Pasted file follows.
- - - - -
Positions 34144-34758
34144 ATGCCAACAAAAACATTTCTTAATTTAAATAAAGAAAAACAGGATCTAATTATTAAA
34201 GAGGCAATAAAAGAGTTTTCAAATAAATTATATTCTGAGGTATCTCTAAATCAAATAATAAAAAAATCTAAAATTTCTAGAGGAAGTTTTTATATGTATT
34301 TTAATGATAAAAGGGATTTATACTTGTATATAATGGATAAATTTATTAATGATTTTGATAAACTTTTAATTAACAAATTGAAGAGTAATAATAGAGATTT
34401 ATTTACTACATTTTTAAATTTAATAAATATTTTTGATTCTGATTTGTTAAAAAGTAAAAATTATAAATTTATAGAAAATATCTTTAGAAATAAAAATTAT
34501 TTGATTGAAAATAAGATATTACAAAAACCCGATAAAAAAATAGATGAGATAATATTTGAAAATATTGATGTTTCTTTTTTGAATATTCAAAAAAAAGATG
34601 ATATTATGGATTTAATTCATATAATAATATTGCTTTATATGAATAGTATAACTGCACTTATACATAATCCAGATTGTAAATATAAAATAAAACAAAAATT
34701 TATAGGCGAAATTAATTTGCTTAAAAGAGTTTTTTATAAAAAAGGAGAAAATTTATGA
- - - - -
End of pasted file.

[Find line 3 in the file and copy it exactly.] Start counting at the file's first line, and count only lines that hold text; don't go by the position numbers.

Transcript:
34201 GAGGCAATAAAAGAGTTTTCAAATAAATTATATTCTGAGGTATCTCTAAATCAAATAATAAAAAAATCTAAAATTTCTAGAGGAAGTTTTTATATGTATT